Silver Latin is an epoch of Latin literature which is directly connected with the Golden Latin. The Silver Latin is dated approximately 17 AD to AD 117, with the end point being linked to the death of the first Roman Emperor Trajan. If the previous epoch was described as golden, it means that Latin literature had its linguistic climax, which was expressed in prose, epic, lyric, and numerous elegies. The following epoch, now oriented to the products of the Golden Latin – no longer to the classical Greek models – which is why their content is sometimes described as coarser and the linguistic and stylistic level as lower.
The term reveals a frequent evaluation system, as is shown, for example, by medals in sport. The golden one is regarded as the highest and the silver as the successor and thus second place. Thus, the productions and abilities of the Latin poets between 81st and (Latin Latin) was raised to the ideal, whereby the image is conveyed that later works do not reach this state. Such a presentation is decadent (see Fin de Siècle).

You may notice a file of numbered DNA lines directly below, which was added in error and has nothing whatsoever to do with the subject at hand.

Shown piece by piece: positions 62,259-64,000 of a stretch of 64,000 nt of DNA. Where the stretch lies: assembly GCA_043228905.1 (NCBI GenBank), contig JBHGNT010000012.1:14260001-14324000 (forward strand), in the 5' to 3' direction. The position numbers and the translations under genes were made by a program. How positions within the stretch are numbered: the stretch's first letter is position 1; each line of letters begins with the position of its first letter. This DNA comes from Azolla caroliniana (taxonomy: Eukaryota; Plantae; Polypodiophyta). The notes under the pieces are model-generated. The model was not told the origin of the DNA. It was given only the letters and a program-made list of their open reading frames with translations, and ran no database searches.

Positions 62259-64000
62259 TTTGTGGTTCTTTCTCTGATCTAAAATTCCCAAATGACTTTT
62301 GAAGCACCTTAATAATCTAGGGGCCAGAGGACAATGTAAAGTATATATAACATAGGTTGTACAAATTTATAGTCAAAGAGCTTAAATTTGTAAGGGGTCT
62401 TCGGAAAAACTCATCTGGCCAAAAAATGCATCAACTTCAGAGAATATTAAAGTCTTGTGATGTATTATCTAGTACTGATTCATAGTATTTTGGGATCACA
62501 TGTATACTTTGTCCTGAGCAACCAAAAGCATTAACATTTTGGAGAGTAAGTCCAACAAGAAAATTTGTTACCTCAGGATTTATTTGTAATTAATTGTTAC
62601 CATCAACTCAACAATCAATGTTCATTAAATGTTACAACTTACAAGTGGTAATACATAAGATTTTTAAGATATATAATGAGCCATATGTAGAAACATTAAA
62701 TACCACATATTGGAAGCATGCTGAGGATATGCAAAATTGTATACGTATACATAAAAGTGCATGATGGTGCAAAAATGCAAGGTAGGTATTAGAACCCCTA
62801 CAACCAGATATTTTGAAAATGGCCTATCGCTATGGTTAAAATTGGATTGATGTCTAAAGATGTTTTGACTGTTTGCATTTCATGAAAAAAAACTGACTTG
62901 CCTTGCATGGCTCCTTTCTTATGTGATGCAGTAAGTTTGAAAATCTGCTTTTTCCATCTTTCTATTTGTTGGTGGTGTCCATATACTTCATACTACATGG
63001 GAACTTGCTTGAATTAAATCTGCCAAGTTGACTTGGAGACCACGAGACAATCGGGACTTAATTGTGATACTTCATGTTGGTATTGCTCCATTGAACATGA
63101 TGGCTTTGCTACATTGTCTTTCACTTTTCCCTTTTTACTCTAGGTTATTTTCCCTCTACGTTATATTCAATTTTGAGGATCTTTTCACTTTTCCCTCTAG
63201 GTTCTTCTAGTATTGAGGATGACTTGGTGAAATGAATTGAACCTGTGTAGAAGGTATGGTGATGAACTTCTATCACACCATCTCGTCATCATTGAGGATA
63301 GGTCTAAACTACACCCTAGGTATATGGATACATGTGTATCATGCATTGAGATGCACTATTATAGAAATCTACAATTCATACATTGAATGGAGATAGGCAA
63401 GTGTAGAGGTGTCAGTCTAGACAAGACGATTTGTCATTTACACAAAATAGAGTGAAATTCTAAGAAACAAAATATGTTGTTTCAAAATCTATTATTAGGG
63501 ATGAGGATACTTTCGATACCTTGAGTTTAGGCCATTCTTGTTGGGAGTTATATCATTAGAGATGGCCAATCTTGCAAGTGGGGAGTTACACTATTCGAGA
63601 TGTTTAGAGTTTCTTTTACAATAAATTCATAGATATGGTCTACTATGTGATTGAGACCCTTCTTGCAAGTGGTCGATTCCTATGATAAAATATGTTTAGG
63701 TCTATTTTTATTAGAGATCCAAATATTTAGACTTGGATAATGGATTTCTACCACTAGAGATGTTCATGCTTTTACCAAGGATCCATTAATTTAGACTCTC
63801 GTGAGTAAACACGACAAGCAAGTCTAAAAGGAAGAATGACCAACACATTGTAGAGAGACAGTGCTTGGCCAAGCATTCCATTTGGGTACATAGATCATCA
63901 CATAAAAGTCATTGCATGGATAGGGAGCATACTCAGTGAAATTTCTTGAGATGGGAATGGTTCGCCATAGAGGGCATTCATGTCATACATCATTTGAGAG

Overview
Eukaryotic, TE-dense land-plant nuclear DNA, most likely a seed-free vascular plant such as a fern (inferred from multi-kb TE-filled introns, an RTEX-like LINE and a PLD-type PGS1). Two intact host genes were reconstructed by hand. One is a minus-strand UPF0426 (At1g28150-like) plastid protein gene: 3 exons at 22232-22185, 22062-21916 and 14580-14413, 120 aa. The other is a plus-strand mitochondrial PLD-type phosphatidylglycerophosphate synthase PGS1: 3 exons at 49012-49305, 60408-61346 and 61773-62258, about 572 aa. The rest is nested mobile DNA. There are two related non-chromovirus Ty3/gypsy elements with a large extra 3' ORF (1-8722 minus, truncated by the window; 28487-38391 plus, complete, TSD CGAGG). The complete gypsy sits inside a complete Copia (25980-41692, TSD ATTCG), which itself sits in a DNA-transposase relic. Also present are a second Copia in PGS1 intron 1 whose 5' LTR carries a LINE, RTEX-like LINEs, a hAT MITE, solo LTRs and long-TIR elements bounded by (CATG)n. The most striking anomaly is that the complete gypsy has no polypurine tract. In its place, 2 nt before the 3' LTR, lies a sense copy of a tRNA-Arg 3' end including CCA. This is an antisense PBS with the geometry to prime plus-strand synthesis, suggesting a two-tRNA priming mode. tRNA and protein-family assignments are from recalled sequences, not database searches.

This period is characterized by an increasing rhetoric of literary products. The prose is characterized above all by historical and philosophical works, and also the rhetoric and the sciences are honored with numerous works. The poetry is traversed by an epigonal epic and numerous satires, and the epigram and the fable are also important contributions. In addition, the tragedies of the playwright and philosopher Seneca (1 – 65 AD) play a major role in the Silver Latin.
Seneca, Velleius, Paterculus and Tacitus, who are mainly influenced by philosophical and historical works, are regarded as very distinctive poets and thinkers. Quintilian, who is considered a master of rhetoric, emphasized the importance of Cicero for the entire Latin prose in his principal institution, Instituto Oratoria, which was regarded as the essential model of the epoch. In the epic, Lukan and Silius are to be mentioned, and many of Phaedrus’s fables and Martial’s epigrams are handed down.Silver and Golden Latinity as a time-beam.